By Julie Morris
Forming a Limited Liability Company (LLC) or Partnership can be a very attractive option if you’re looking for a business structure with less formalities. In fact, most states don?t even require an LLC to file an Operating Agreement, or a Partnership to file its Partnership Agreement. (Note that the kind of Partnership contemplated in this discussion is a Limited Liability Partnership because a General Partnership results in personal liability of the Partners for debts of, or claims against, the Partnership).
Time and again clients come to us with issues following a business partner dispute. The first question we ask is whether a written agreement is in place. All too often, the answer is, no. Consequently, the steps toward resolution are more complex and uncertain, and usually more costly, than they would have been if an effective written agreement had been in place.
We understand and believe that business partnerships, like marriages, are generally entered into with a fundamental belief that because they are relationships built on mutual trust, respect, and confidence, they will stand the tests of trials, tribulations, and time.? Unfortunately, however, not all partnerships succeed, and the truth is that when business partners are close friends or relatives, the aftermath of a dispute can be much worse than if the relationship were born strictly from a business relationship. What we know from experience is that when individuals take the time, in advance, to carefully and methodically consider the scope of their business relationship and commit the terms of that relationship to writing, the probability of both success in continuation and in dissolution is enhanced. Regardless of the business structure, a properly drafted Agreement at a minimum should:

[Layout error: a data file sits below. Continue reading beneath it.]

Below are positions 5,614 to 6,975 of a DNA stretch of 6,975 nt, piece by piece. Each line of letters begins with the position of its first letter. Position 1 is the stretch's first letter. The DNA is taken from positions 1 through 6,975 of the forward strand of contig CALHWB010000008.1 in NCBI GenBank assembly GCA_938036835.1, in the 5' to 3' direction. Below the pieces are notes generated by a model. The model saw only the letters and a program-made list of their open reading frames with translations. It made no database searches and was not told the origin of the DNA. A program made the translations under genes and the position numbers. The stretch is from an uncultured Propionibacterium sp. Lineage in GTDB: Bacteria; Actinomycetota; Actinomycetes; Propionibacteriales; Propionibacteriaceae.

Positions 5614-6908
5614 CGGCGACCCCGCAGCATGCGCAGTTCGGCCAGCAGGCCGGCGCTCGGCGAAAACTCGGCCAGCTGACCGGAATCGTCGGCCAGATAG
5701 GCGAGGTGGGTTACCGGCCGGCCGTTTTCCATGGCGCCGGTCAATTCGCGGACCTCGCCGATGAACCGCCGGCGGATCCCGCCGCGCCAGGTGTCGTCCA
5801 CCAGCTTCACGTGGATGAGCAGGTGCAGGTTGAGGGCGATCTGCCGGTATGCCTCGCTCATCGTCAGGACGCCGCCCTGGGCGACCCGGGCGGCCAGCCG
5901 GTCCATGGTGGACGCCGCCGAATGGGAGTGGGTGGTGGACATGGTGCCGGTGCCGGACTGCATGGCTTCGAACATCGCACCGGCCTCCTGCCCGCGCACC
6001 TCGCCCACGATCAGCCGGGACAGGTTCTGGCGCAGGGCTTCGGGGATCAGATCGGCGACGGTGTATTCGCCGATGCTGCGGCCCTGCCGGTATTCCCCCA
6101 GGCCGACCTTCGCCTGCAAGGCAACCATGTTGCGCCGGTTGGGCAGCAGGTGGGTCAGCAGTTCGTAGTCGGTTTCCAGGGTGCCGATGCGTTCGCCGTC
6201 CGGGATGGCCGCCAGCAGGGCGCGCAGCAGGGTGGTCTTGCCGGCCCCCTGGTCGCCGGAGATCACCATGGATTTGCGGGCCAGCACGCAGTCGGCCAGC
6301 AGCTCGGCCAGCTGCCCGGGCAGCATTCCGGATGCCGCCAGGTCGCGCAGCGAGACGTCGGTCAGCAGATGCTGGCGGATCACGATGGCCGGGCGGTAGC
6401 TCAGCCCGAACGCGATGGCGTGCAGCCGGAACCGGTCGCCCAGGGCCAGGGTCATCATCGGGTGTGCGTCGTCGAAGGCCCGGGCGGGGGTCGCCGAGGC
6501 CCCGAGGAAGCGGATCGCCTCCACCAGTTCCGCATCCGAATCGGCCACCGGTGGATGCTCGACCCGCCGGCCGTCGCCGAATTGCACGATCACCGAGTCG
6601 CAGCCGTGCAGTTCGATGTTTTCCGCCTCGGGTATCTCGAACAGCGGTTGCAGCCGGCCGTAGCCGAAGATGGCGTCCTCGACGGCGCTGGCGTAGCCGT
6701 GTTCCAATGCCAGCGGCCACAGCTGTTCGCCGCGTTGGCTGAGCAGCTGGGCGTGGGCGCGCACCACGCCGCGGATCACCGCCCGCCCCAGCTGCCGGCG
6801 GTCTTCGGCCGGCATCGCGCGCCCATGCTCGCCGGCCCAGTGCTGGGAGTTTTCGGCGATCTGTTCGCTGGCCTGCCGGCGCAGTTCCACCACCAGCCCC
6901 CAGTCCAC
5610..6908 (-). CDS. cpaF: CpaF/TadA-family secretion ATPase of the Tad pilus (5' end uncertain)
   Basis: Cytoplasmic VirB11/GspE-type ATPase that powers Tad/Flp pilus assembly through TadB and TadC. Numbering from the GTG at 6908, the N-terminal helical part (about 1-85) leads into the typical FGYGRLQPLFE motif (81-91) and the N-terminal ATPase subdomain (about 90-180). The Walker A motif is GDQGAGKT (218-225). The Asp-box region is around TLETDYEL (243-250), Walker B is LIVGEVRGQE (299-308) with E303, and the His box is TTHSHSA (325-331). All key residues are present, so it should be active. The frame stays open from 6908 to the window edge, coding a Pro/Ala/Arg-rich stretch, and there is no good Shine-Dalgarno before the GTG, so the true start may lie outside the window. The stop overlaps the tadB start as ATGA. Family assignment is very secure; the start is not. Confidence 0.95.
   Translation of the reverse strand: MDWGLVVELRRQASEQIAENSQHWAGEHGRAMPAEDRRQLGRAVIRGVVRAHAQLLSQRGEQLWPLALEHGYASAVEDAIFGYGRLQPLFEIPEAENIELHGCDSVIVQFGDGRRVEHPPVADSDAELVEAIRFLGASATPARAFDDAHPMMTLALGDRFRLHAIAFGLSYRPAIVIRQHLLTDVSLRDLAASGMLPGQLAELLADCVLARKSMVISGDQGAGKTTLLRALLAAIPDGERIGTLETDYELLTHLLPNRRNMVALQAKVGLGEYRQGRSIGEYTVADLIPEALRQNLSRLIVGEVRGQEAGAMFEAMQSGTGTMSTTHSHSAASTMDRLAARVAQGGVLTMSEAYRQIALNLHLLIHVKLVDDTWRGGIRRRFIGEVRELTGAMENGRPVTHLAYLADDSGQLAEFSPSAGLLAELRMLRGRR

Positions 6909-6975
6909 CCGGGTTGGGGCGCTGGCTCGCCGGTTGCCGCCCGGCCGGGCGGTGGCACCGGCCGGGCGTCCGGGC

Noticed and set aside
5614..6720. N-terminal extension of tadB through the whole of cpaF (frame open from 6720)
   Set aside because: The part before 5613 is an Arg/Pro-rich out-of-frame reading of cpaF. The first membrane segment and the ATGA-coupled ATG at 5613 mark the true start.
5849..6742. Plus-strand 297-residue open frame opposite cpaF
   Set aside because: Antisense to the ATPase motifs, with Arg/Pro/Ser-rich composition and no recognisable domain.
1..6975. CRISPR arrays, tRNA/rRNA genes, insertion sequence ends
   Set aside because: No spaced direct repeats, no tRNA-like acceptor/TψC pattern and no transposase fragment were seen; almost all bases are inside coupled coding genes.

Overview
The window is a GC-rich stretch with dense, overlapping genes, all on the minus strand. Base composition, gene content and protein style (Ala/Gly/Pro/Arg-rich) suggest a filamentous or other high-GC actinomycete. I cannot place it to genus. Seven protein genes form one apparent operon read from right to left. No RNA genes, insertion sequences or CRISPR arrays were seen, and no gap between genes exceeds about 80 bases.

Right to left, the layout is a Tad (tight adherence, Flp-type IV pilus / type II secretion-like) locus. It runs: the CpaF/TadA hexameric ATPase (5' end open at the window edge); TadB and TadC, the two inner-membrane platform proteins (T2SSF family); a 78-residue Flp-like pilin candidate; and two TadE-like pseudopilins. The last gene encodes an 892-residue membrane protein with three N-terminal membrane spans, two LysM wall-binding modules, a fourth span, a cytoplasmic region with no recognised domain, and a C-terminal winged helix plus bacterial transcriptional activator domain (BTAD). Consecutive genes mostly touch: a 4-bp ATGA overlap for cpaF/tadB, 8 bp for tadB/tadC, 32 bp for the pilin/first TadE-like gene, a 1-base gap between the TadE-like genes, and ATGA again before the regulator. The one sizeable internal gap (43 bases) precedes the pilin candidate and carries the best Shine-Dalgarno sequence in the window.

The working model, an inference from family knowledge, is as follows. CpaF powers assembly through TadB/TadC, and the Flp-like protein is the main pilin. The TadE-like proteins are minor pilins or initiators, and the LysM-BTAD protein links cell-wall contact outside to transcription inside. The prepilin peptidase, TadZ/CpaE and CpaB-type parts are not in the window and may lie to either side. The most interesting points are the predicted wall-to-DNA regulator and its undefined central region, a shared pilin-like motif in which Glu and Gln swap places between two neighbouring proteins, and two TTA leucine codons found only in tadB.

1) Clarify Verbal Agreements: Business owners often rely on verbally agreed-to terms in order to conduct day-to-day business activities. This practice will invariably result in misunderstandings as questions arise with no foundation to turn to for guidance. It is a best practice to have key understandings of your business relationship committed to writing so they can be referred to when conflicts or misunderstandings arise.
2) Override State Default Rules: Each state generally has basic governance rules for LLCs and Partnerships, and those state statutes will govern your business unless your Agreement states otherwise (these are called ?default rules?). By having an Agreement in place, you can decide the rules that will govern your business? inner workings, rather than having to follow state default rules that may or may not be right for your business.
Defaulting to state law for important decisions could jeopardize your business, its owners and the business it conducts. Moreover, it can make things more complicated for owners, particularly if you resort to looking up state statues just to make business decisions. If you don?t want the state to tell you how to run your business, it?s important that you have a well drafted Agreement that is personalized to fit your needs.
3) Define Financial and Management Structure: In most cases, business owners choose either an LLC or Partnership structure with flexibility in mind. However, that flexibility can be lost if the operational structure of the business is not well defined. Therefore, in the Agreement, the owners will be provided with a clear set of agreed upon terms, greatly reducing the likelihood of disagreement in the future. As a general rule, at a minimum, all business owners should include in their agreements:
- Percentage of ownership with capital contributions
- Voting rights and responsibilities
- Conflict resolution
- Powers and duties of owners
- Rules of management
- Distribution of profits and losses
- Rules for holding meetings
- Admitting and removing owners
- Buyout and buy-sell rules
Smart Tip: There is no ?one size fits all? template for an operating or partnership agreement. These Agreements range from simple 50/50 arrangements between two individuals to complex structures with multiple classes of ownership. Notably, as businesses grow, complexities often arise and Agreements may become obsolete. Owners should not only be aware of the provisions within the agreement, but whether they are still relevant.